What is L-Tyrosine?
L-Tyrosine is an amino acid that is used to produce noradrenaline and dopamine. Biologically, L-Tyrosine has high significance. Tyrosine is a starting material for the biosynthesis of DOPA, dopamine, catecholamines, melanin, and thyroxine tyramine. All of them are important neurotransmitters responsible for various cognitive functions. Most consumers are interested in its positive effects in reducing environmental stress within oneself and its benefits in phases of extended wakefulness with full performance potential in some groups or professions such as night shifters, managers or exam candidates. Besides L-Tyrosine is known for its inhibitory effects in cold temperature conditions the brain can be exposed to. For example mountaineers or adventure travelers visiting extreme cold places.
How does L-Tyrosine work?
L-Tyrosine is absorbed quickly from the intestine into the blood and remains at its peak approximately 2-4 hours after ingestion. Ingestion of L-Tyrosine can attenuate the development of behavioral abnormalities associated with acute uncontrollable stressors in research animals . L-Tyrosine Is being looked at for its pharmaceutical method within the brain, of alleviating neurological decline in aging persons suffering dementia, with catecholamine decreasing.
Effects of L-Tyrosine
Supplementation of L-Tyrosine appears to have stress relieving effects and may preserve stress-induced memory deficits. Other than its main attribute, L-Tyrosine can promote attention, especially tested on people diagnosed with ADHD. It has the ability to reduce cognitive decline in periods of sleep deprivation . It also has properties to gain cardiovascular health. When L-Tyrosine is taken prior to acute stress situations it is believed and partly scientifically proven to lower blood pressure at the peak of stressor .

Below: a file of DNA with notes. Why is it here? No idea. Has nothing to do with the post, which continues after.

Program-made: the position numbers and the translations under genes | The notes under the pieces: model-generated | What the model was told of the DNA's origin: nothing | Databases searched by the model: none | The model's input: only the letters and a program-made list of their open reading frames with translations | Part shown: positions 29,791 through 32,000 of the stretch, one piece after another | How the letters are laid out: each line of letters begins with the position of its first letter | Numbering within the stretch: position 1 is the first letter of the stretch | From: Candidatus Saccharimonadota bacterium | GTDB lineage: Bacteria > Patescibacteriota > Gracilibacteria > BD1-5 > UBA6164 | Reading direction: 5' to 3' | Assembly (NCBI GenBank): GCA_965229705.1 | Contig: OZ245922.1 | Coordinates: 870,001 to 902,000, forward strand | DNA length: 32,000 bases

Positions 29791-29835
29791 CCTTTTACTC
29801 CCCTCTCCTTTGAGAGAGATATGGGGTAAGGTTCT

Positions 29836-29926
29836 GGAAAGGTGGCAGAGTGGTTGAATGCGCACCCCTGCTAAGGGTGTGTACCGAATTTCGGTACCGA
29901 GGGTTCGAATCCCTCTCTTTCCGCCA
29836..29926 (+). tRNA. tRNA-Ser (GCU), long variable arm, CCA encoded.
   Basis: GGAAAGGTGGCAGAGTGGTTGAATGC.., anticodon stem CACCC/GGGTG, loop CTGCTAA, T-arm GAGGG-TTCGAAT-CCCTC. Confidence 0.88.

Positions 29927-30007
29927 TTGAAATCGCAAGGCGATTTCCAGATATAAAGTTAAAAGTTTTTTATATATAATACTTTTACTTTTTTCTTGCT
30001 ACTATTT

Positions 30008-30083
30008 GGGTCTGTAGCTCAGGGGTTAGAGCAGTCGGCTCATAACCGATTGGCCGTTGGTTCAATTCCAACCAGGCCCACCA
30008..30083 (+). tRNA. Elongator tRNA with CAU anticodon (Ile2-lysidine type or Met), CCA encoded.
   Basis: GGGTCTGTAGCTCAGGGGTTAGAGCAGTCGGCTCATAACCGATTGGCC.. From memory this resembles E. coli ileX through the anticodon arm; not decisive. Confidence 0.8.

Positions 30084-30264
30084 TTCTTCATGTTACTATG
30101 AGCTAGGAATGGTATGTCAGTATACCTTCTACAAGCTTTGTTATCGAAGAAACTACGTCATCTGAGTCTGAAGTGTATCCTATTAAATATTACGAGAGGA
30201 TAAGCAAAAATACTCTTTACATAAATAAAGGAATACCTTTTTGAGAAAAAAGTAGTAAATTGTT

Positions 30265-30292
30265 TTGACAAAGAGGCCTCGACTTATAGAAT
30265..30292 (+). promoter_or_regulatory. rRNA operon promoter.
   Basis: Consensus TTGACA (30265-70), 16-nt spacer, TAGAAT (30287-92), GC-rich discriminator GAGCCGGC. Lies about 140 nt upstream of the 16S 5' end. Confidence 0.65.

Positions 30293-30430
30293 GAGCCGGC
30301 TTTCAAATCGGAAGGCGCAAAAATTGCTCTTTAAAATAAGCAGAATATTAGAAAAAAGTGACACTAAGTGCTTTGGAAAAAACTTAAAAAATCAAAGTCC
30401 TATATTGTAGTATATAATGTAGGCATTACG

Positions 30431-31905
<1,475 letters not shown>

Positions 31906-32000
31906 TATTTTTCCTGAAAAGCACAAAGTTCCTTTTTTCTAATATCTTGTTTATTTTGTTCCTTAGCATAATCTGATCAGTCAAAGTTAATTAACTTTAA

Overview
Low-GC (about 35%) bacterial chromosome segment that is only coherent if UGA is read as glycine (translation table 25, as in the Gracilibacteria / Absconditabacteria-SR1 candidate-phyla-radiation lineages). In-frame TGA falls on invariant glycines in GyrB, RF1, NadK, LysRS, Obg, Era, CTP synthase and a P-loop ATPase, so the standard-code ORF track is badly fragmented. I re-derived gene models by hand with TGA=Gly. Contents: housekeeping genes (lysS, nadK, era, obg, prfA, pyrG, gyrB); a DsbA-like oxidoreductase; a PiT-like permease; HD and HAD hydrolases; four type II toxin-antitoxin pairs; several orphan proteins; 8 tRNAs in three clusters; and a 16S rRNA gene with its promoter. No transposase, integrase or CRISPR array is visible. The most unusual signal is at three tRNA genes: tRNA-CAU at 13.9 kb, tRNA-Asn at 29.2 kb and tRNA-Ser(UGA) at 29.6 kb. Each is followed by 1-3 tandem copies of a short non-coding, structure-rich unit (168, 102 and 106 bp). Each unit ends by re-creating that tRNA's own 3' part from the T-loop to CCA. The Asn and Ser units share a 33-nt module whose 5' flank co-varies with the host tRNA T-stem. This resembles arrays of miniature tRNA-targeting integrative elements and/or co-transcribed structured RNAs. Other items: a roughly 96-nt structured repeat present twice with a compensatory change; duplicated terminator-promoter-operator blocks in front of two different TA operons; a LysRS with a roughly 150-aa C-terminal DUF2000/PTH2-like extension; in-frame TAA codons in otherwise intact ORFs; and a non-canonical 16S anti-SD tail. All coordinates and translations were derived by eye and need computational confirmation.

Studies on L-Tyrosine
In a study on rats exposed to cold stress, L-Tyrosine has shown to increase noradrenaline (also known as norepinephrine) concentrations in the hippocampus . A reason why researchers think that L-Tyrosine is able to prevent memory loss in humans in situations of acute stress.
Recommended Dosage / Usage Instructions
Recommendations vary, however most sources suggest 500-2000mg approximately 30-60 minutes before any acute sudden stress.
Side-Effects of L-Tyrosine
There may be side effects at higher doses and in rare cases. These can include insomnia, restlessness, anxiety, palpitations or headache. Even rashes, heartburn or upset stomach may occur. Although L-Tyrosine has relatively mild side effects, when experiencing any of the mentioned side-effects a physician should be consulted.
When taking the amino acid levodopa, amongst medication against Parkinson’s disease, L-Tyrosine should not be taken, as their common ability to cross the blood-brain barrier may interfere with each other’s effect. L-Tyrosine is not recommended during pregnancy or lactating mothers.
 - Neurochemical and behavioral consequences of acute, uncontrollable stress: effects of dietary tyrosine - http://www.ncbi.nlm.nih.gov/pubmed/6204715
 - The effects of tyrosine on cognitive performance during extended wakefulness - http://www.ncbi.nlm.nih.gov/pubmed/7794222
 - Tyrosine improves cognitive performance and reduces blood pressure in cadets after one week of a combat training course - http://www.ncbi.nlm.nih.gov/pubmed/10230711
 - Tyrosine administration reduces blood pressure and enhances brain norepinephrine release in spontaneously hypertensive rats - http://www.ncbi.nlm.nih.gov/pmc/articles/PMC383857/
 - Tyrosine improves behavioral and neurochemical deficits caused by cold exposure - http://www.ncbi.nlm.nih.gov/pubmed/11274672